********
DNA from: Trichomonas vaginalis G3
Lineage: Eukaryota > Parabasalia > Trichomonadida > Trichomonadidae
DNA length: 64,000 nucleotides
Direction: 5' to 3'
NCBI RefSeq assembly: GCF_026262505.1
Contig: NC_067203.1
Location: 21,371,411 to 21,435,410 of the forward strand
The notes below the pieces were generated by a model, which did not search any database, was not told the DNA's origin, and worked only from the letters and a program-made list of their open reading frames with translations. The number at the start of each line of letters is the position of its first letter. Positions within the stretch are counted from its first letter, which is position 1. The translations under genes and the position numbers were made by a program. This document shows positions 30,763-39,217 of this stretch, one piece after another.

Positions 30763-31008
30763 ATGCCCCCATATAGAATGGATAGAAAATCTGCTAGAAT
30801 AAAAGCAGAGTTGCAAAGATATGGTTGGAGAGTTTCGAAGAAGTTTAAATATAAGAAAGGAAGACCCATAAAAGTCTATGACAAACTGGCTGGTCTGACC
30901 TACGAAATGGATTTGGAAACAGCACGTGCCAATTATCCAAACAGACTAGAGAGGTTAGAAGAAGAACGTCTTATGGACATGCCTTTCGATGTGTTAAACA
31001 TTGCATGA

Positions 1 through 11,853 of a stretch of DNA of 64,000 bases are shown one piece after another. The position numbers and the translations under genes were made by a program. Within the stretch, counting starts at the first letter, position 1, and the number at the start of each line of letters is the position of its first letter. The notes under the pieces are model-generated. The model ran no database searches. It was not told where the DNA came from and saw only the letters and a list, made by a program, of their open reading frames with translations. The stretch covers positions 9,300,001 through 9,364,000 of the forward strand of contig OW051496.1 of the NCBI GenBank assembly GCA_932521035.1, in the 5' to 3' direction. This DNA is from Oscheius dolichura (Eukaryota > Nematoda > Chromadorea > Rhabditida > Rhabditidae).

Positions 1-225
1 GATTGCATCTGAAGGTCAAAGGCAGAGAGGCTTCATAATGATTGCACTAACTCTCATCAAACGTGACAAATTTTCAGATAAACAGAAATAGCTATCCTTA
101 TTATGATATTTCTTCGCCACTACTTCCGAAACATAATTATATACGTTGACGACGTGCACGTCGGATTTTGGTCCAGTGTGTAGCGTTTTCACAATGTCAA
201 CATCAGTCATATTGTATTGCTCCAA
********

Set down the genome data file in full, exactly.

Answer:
DNA from: Trichomonas vaginalis G3
Lineage: Eukaryota > Parabasalia > Trichomonadida > Trichomonadidae
DNA length: 64,000 nucleotides
Direction: 5' to 3'
NCBI RefSeq assembly: GCF_026262505.1
Contig: NC_067203.1
Location: 21,371,411 to 21,435,410 of the forward strand
The notes below the pieces were generated by a model, which did not search any database, was not told the DNA's origin, and worked only from the letters and a program-made list of their open reading frames with translations. The number at the start of each line of letters is the position of its first letter. Positions within the stretch are counted from its first letter, which is position 1. The translations under genes and the position numbers were made by a program. This document shows positions 30,763-39,217 of this stretch, one piece after another.

Positions 30763-31008
30763 ATGCCCCCATATAGAATGGATAGAAAATCTGCTAGAAT
30801 AAAAGCAGAGTTGCAAAGATATGGTTGGAGAGTTTCGAAGAAGTTTAAATATAAGAAAGGAAGACCCATAAAAGTCTATGACAAACTGGCTGGTCTGACC
30901 TACGAAATGGATTTGGAAACAGCACGTGCCAATTATCCAAACAGACTAGAGAGGTTAGAAGAAGAACGTCTTATGGACATGCCTTTCGATGTGTTAAACA
31001 TTGCATGA

Positions 1 through 11,853 of a stretch of DNA of 64,000 bases are shown one piece after another. The position numbers and the translations under genes were made by a program. Within the stretch, counting starts at the first letter, position 1, and the number at the start of each line of letters is the position of its first letter. The notes under the pieces are model-generated. The model ran no database searches. It was not told where the DNA came from and saw only the letters and a list, made by a program, of their open reading frames with translations. The stretch covers positions 9,300,001 through 9,364,000 of the forward strand of contig OW051496.1 of the NCBI GenBank assembly GCA_932521035.1, in the 5' to 3' direction. This DNA is from Oscheius dolichura (Eukaryota > Nematoda > Chromadorea > Rhabditida > Rhabditidae).

Positions 1-225
1 GATTGCATCTGAAGGTCAAAGGCAGAGAGGCTTCATAATGATTGCACTAACTCTCATCAAACGTGACAAATTTTCAGATAAACAGAAATAGCTATCCTTA
101 TTATGATATTTCTTCGCCACTACTTCCGAAACATAATTATATACGTTGACGACGTGCACGTCGGATTTTGGTCCAGTGTGTAGCGTTTTCACAATGTCAA
201 CATCAGTCATATTGTATTGCTCCAA